There is nothing quite like the smell of puff pastry baking in the oven. The heady smell of butter cooking (and you use a LOT of butter in puff) is intoxicating. Oh boy. The aroma always, always puts me in a good mood.
This month's Daring Bakers' challenge was hosted by Suz of Serenity Full. Suz challenged us to not only tackle the buttery and flaky puff pastry, but then take it a step further and create a sinfully delicious Mille Feuille dessert with it. Check out some of the really fantastic mille feuille done by the Daring Bakers here.
Wow! What a challenge, eh? I'd seen recipes for mille feuille before and usually, after scanning through the recipes and gawking at the pictures (it's an impressive looking pastry, for sure) I move on. I've never felt brave enough to actually make this pastry because it looks too daunting. So Suz's challenge kinda threw me in a corner. Now, I had no choice.
First, what is mille feuille? Also known as a Napolean, the mille feuille is a French pastry where thin sheets of puff pastry are layered with a filling, most often pastry cream. Translated literally, Mille Feuille means "a thousand leaves" and while the dessert usually comes in three layers, the nature of the puff may suggests many, many more layers of buttery goodness. There have been many variations to the mille feuille: fillings range from cream to jam to nut pastes to fruit preserves. There are also recipes for savoury mille feuilles — a wild mushroom and goat cheese recipe I saw somewhere has kind of got me curious. Will try that later, for sure.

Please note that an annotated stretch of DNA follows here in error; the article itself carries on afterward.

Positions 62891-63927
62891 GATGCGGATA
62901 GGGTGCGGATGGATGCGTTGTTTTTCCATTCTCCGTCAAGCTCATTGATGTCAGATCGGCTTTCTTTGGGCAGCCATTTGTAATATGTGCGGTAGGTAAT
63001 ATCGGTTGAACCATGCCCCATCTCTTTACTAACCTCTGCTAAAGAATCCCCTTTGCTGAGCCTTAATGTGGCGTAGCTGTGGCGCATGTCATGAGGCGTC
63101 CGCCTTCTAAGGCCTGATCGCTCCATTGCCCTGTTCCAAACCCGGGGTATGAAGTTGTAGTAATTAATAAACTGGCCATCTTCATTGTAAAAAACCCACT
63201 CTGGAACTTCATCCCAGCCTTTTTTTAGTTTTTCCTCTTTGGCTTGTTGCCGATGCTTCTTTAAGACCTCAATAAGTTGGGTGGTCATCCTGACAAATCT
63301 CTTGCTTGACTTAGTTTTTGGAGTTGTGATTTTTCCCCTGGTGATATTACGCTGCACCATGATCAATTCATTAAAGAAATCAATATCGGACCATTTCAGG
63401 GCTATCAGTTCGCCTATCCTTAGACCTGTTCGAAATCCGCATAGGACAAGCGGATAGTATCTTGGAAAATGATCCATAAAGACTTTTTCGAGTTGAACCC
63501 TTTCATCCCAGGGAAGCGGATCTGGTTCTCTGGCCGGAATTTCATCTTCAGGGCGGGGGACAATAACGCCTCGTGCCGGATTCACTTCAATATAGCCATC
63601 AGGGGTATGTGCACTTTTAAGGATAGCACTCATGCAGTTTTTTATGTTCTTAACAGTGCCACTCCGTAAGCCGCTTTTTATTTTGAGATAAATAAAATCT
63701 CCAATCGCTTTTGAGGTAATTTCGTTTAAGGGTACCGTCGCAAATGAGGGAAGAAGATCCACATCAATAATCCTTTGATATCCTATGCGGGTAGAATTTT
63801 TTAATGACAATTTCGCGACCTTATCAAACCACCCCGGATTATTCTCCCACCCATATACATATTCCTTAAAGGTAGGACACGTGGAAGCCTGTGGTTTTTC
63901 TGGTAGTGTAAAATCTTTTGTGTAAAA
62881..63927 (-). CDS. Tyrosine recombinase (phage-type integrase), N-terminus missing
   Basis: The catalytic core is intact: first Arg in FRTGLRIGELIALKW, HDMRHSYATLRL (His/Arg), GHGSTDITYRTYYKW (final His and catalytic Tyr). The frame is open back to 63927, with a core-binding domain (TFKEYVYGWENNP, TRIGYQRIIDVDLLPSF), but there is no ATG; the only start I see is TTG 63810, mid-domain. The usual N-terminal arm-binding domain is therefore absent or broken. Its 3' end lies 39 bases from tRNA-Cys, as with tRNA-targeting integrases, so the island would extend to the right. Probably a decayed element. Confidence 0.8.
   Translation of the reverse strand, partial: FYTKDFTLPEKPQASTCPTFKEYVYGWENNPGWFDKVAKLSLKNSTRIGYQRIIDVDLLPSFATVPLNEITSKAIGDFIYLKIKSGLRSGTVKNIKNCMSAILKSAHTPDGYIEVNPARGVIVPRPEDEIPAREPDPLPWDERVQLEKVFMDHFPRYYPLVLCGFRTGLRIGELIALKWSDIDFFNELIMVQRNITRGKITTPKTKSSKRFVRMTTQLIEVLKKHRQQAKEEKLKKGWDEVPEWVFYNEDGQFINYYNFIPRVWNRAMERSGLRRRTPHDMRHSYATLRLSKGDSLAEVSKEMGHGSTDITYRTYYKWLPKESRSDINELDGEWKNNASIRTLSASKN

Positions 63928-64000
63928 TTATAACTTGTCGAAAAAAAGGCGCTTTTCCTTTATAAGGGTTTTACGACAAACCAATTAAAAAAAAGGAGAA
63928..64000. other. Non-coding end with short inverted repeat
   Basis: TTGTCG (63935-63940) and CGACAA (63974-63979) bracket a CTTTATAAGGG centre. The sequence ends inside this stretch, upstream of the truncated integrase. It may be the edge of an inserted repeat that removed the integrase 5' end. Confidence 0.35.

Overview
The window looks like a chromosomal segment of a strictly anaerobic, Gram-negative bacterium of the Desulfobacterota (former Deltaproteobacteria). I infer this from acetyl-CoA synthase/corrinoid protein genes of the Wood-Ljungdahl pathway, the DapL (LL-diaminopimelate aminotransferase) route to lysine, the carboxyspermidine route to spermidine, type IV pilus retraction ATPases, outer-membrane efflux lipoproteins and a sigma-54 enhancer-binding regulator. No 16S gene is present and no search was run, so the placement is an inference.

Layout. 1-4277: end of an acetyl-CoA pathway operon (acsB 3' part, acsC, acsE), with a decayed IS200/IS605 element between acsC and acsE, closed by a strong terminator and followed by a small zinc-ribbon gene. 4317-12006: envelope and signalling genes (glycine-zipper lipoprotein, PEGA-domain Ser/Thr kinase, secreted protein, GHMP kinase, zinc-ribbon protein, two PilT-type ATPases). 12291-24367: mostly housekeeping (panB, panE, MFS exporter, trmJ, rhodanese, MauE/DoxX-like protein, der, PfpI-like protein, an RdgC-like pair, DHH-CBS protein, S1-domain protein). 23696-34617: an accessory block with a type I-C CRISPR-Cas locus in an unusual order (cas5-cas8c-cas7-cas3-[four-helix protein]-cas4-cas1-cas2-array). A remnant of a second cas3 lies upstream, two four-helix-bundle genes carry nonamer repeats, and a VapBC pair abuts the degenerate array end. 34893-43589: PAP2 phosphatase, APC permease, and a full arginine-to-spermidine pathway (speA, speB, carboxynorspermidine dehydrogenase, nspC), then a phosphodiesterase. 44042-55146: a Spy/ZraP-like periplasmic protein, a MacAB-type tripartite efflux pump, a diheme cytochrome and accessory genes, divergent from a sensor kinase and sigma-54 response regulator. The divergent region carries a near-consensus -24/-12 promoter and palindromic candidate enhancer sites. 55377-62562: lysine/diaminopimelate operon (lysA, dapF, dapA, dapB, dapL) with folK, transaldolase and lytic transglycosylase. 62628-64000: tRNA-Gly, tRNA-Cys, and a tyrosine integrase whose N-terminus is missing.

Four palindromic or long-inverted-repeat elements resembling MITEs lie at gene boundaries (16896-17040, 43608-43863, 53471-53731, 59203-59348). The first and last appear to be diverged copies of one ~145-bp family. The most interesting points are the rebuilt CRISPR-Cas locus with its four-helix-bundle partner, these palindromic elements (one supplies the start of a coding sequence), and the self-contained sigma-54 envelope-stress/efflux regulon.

The first step was making puff pastry.
I've made puff pastry before. Once. It turned out fine but I found it a very laborious ... and messy process and have since resolved to always buy my puff. Famous last words, eh? The challenge required us all to make our own puff pastry — we could either follow the recipe provided by Suz or use our own/any other recipe for the pastry that we prefer. I decided to follow Suz's recipe.
Turns out, Suz's recipe was really, really fool-proof. Her instructions are so clear and the photographs of the individual steps to the process were really helpful and I found that I was enjoying myself as I rolled the dough, folded it, rolled it some more, folded it again ... you get the picture. (Oh, speaking of pictures, I tried to take photos of each step as well but if you want a better look, check out Suz's guide.)